At mid-August Castle Rock Vineyards cold storage facility in Delano, Calif., would normally be humming with activity, with workers filling as many as 25,000 to 30,000 boxes with fresh table grapes.
This year, though, production is running at only about half that level, as harvesting and packing crews wait for the rest of the grapes to finish ripening.
“It’s a situation many of us haven’t seen before,” says Jim Llano, sales manager for the grower shipper with vineyards in Coachella, Arvin, Bakersfield, Delano, Ducor, Lindsay, and Reedley, Calif.
“It’s been a very unusual year in terms of production and varieties coming off in their normal time periods,” he says. “So, we’re seeing some gaps.”
Llano expects that gap to close later in the season.
Meanwhile, crews continue picking early-season varieties. After finishing the Sugarones, they’re on track to complete Flame Seedless fields by third week of August and Summer Royals by month’s end.
Llano expects production to begin picking up in September as varieties like Thompson seedless, Scarlet Royal and Crimson Seedless reach maturity.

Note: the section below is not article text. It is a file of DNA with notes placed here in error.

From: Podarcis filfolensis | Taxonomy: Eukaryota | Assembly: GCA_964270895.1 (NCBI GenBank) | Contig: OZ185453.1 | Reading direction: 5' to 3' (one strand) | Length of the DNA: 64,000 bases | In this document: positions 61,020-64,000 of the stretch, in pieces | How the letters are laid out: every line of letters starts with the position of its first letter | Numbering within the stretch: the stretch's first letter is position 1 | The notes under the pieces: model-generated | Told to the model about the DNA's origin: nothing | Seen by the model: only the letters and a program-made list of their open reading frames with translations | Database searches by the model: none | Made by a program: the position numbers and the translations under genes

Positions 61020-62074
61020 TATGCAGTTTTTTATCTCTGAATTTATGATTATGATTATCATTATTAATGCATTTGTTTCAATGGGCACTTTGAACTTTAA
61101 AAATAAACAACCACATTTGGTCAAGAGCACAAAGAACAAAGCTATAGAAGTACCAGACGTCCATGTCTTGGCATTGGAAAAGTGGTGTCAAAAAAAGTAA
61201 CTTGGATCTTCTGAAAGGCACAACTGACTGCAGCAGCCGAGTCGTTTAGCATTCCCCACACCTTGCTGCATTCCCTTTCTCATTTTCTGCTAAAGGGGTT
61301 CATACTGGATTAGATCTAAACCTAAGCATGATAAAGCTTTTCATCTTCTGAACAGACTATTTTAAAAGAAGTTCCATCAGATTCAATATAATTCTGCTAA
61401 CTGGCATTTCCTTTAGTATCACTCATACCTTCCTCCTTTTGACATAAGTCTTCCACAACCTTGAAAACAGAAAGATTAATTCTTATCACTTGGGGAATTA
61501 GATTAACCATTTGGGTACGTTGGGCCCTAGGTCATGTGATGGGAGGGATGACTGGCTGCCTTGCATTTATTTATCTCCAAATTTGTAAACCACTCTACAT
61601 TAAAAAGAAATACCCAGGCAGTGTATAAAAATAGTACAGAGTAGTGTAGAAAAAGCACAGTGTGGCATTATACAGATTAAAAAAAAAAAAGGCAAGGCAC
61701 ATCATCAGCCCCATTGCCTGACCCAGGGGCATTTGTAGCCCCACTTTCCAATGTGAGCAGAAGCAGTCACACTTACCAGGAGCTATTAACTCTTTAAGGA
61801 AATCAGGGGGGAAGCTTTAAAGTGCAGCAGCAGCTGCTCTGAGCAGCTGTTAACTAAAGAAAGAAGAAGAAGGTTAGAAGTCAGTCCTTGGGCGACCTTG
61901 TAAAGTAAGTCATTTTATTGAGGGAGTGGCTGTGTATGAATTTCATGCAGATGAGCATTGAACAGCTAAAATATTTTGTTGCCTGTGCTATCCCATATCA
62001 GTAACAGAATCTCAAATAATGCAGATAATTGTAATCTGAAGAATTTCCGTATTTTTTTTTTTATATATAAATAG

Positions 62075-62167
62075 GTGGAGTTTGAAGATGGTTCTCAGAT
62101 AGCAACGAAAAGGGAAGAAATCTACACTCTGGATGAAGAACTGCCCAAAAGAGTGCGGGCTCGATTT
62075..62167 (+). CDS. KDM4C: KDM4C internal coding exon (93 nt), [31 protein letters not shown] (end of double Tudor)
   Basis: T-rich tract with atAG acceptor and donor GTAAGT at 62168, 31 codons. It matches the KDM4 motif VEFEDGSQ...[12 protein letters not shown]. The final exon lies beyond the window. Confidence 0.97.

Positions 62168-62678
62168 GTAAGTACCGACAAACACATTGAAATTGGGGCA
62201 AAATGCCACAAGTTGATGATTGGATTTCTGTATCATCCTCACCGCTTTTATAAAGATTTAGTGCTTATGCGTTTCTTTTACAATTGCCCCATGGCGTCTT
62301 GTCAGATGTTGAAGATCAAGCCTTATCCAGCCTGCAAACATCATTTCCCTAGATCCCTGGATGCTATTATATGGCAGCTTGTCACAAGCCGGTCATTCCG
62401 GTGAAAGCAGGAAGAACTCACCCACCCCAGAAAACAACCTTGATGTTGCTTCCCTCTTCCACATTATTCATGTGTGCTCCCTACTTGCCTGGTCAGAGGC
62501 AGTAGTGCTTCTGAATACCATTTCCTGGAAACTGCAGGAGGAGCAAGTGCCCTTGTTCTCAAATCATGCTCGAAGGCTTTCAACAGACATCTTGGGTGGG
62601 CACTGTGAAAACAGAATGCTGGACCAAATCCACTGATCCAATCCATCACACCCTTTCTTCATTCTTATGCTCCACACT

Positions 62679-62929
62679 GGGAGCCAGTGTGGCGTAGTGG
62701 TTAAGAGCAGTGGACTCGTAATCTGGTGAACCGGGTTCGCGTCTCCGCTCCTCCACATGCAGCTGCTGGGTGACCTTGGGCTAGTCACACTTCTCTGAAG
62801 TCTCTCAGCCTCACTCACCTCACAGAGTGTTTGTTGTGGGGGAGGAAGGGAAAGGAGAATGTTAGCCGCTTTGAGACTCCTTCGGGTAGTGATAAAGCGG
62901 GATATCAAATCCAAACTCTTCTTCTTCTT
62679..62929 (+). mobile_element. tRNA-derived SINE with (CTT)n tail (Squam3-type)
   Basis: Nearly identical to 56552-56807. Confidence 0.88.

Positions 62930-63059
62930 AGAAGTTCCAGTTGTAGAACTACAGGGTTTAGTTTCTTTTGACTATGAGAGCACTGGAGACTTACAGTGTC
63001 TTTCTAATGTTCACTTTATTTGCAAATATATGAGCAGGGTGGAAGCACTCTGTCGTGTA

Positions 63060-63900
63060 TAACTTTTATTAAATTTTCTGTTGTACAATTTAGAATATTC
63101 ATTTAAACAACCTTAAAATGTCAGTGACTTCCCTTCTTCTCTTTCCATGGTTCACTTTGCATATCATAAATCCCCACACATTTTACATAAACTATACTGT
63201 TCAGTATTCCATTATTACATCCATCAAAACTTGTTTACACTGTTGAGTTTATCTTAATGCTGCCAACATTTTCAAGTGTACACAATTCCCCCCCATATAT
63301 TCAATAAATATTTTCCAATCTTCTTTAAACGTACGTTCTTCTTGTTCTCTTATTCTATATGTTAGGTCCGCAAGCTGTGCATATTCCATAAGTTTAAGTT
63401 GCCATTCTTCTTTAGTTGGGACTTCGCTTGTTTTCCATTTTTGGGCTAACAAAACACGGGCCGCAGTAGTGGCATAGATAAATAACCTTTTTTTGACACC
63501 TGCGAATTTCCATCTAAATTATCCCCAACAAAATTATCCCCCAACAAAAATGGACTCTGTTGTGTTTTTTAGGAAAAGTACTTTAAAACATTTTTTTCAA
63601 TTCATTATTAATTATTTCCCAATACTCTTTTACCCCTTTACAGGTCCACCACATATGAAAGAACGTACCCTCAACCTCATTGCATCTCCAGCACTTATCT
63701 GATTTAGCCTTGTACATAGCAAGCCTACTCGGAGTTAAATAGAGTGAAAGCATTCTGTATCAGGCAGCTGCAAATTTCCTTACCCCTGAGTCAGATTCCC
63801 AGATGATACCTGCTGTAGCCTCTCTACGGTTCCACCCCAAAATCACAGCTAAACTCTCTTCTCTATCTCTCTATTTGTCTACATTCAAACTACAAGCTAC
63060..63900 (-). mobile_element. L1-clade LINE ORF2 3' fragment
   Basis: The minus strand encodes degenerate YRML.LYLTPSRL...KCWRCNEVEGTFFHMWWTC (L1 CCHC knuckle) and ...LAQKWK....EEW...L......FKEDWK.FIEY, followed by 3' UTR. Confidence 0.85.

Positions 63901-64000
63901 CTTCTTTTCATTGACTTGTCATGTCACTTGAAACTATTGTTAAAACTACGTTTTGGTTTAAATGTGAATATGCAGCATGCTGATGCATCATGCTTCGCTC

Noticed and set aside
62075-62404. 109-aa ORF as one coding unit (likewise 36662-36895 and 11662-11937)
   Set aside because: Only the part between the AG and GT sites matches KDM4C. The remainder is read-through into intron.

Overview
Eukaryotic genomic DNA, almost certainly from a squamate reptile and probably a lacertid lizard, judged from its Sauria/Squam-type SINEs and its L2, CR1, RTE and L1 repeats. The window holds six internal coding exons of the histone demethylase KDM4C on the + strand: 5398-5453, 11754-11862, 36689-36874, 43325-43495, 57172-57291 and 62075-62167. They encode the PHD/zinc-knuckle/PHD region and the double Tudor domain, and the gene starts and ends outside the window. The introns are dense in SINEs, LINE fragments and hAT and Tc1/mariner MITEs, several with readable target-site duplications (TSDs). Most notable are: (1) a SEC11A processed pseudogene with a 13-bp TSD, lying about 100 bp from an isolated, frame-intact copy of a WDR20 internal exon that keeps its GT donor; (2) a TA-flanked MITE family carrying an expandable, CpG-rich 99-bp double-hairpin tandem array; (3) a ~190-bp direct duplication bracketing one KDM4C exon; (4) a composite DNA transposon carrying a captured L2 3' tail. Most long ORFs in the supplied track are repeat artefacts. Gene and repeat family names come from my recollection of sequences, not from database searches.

“I’m looking forward to early September, when we’ll be packing multiple varieties and volume within in the industry will finally start to pick up,” he says. “As more fruit becomes available in September and October, exports will also increase.”
This year’s table grape crop is also likely to be light on tonnage, Llano notes. Among the Castle Rock Vineyards varieties he expects to be down in production this year are Flame Seedless, Autumn Royal, Thompson seedless and, possibly, other green varieties.
Based on a survey the last week of July and the first week of August, the USDA’s National Agricultural Statistics Service expects a 1 percent smaller crop than last year. Its August forecast calls for the 2011 California table grape crop to total 100 million tons.
“Many of us in the industry don’t think it will be that big,” Llano says. “Overall, we’re seeing much lighter production than normal this year.”
As the normal supply of summer table grapes has fallen this year, prices have risen. Currently, FOB prices are up by 20 percent or more, he notes. However, he expects that to change as shipments begin to increase.
Usually, prices peak as production comes on in early Juneand dip in August as volume increases, Llano says. Then, as inventories start to wind down, prices start rising again as demand picks up for the Thanksgiving holidays.
“We’re hoping for a dry fall to allow us to continue harvesting through Thanksgiving,” he says.